Back to Living Better

Andropause: Men and changing hormones

Male or female, most people are familiar with the term menopause. But mention andropause at your next dinner party and you might get a few blank stares. That’s because few people talk about it, says Ken Ricci, D.O., a primary care physician at Piedmont.

While the term isn’t familiar, the symptoms are – many men in their older years experience a decrease in testosterone, which leads to the condition called andropause. How to determine if you have low testosterone.

Symptoms of andropause

Andropause symptoms depend on the individual, but typically include:

  • Decreased stamina. “Most men feel tired – they just wear out,” says Dr. Ricci.
  • Difficulty building muscle. Some men notice they don’t get the same results at the gym that they used to see in younger years.
  • Trouble losing weight and keeping it off, particularly stubborn belly fat.

What can you do now?

Fortunately, men don’t have to live with these symptoms.

“We educate the patient so they understand these symptoms are not necessarily something they need to accept,” explains Dr. Ricci.

There are three key steps to combating the effects of low testosterone:

1. Proper nutrition. “In our society, there’s a lot of emphasis on sugar and carbohydrate ingestion,” says Dr. Ricci. “This causes problems with your metabolism and prevents you from burning fat and losing weight more effectively.”

Eat a diet rich in vegetables, fruits, lean protein (like fish, chicken, beans) and whole grains. Limit your consumption of fat, sugar and alcohol.

2. Exercise. Certain workouts are more effective for weight loss, but any activity is better than nothing. So when you have the choice between sitting on the couch and going for a brisk walk, choose the walk. It all adds up when you’re working to reach your weight loss goals.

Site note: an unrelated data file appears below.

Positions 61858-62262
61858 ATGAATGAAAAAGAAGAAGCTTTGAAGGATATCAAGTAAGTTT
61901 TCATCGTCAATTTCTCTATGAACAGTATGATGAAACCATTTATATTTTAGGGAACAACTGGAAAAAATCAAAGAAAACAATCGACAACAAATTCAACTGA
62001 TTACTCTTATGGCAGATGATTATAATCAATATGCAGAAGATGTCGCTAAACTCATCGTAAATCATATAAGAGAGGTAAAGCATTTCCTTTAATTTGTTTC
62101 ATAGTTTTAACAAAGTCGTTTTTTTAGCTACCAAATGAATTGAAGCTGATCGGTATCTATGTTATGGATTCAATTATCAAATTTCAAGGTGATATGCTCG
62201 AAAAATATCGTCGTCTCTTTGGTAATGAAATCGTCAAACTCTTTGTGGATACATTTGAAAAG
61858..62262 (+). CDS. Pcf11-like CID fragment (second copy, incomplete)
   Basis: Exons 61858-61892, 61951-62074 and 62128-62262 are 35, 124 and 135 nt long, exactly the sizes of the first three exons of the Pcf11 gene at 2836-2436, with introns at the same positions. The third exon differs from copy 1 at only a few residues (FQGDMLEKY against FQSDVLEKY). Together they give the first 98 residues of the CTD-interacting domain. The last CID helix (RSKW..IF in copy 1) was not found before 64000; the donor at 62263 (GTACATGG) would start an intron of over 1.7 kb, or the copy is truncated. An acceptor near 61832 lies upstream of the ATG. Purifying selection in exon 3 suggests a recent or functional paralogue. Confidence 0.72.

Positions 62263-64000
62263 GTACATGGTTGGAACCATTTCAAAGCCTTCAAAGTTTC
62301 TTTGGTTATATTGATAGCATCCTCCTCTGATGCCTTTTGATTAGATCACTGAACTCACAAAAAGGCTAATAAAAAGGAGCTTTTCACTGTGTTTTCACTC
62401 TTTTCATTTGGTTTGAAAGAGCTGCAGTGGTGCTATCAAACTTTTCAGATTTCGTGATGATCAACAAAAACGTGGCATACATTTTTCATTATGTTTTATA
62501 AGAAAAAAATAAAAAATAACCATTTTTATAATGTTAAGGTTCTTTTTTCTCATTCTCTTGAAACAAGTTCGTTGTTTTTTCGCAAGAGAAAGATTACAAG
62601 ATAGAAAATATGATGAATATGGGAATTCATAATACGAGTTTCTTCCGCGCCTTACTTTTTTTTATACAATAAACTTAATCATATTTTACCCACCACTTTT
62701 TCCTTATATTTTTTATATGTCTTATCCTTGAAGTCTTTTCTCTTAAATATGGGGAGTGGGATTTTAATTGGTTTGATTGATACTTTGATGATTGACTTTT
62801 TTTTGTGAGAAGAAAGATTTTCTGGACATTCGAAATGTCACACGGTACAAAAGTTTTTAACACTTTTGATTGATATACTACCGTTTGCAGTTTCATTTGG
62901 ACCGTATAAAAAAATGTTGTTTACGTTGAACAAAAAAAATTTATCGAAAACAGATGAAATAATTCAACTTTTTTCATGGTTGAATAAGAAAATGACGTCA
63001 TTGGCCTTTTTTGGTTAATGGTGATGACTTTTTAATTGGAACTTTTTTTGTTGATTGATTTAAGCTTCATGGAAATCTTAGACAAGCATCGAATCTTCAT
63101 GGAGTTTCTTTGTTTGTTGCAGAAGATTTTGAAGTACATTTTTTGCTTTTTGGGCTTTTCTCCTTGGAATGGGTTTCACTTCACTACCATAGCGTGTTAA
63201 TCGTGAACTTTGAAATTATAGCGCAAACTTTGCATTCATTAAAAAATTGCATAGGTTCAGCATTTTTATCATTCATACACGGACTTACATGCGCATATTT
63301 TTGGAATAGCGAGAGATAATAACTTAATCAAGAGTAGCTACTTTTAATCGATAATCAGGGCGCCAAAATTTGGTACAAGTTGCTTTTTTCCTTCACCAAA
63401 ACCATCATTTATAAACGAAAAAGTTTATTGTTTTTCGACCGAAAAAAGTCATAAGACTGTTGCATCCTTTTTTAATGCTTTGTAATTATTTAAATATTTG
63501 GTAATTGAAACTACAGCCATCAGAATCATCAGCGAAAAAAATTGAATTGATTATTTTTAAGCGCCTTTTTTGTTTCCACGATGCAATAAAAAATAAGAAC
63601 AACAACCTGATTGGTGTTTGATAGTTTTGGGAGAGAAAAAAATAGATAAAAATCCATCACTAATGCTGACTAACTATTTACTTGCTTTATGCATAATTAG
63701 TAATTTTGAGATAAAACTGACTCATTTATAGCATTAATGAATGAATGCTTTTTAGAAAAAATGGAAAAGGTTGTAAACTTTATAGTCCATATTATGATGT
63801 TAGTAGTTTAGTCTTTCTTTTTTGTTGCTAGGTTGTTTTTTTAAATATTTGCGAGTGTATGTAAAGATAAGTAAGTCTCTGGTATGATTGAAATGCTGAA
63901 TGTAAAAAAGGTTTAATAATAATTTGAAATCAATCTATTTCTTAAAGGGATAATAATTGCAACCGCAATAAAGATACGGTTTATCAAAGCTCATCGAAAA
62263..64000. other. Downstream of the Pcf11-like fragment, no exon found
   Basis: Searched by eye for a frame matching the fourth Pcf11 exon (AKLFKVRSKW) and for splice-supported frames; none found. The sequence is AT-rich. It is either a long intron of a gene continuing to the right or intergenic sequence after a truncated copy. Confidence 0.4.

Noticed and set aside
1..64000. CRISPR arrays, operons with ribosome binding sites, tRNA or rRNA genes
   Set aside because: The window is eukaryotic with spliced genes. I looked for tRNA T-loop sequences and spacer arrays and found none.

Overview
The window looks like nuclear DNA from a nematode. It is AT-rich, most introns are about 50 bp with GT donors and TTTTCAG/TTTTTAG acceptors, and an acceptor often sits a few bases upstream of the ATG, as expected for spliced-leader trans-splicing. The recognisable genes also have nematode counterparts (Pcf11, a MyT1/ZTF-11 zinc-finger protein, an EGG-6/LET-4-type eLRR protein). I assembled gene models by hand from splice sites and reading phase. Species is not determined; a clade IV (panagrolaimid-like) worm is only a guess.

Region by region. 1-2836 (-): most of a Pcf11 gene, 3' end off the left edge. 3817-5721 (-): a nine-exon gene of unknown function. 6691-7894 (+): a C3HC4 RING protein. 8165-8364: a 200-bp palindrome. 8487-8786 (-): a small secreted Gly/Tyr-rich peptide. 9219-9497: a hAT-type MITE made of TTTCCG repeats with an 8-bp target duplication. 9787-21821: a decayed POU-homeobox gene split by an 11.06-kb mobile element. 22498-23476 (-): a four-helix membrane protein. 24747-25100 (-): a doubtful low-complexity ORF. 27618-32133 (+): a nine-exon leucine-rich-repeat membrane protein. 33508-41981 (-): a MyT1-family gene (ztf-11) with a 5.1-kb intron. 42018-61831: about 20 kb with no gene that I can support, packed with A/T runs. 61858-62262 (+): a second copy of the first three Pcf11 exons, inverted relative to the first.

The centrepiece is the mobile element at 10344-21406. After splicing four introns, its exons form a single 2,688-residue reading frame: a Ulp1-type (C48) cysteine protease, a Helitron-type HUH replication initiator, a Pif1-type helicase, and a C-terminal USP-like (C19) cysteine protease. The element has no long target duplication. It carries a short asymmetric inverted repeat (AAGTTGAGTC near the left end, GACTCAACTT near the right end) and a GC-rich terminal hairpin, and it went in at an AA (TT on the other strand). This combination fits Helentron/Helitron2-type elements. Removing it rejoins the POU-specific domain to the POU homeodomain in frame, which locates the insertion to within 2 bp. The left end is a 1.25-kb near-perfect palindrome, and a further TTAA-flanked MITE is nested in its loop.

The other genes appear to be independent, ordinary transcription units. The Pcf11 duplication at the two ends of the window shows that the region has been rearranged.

For the best results in the least amount of time, research shows interval training (short bursts of high intensity exercise) is effective at torching calories during and even after your workout. Click here to learn more about interval training.

To build muscle and keep your joints strong, squeeze in strength training sessions at least twice a week on non-consecutive days. Click here to learn more about strength training.

3. Speak openly with your physician. “It’s important that men feel they can speak their physicians about their current circumstances and open up about these symptoms,” he says. “Doctors have heard these stories before – it’s nothing new. Doctors want their patients to feel better and want their lives to be more engaging, more fulfilling. When you see that your patients are actually able to enjoy their lives as a result of treatments that you are able to provide for them, it’s terrific.”

For more health tips, visit Living Better’s Men’s Health page.  

Related Stories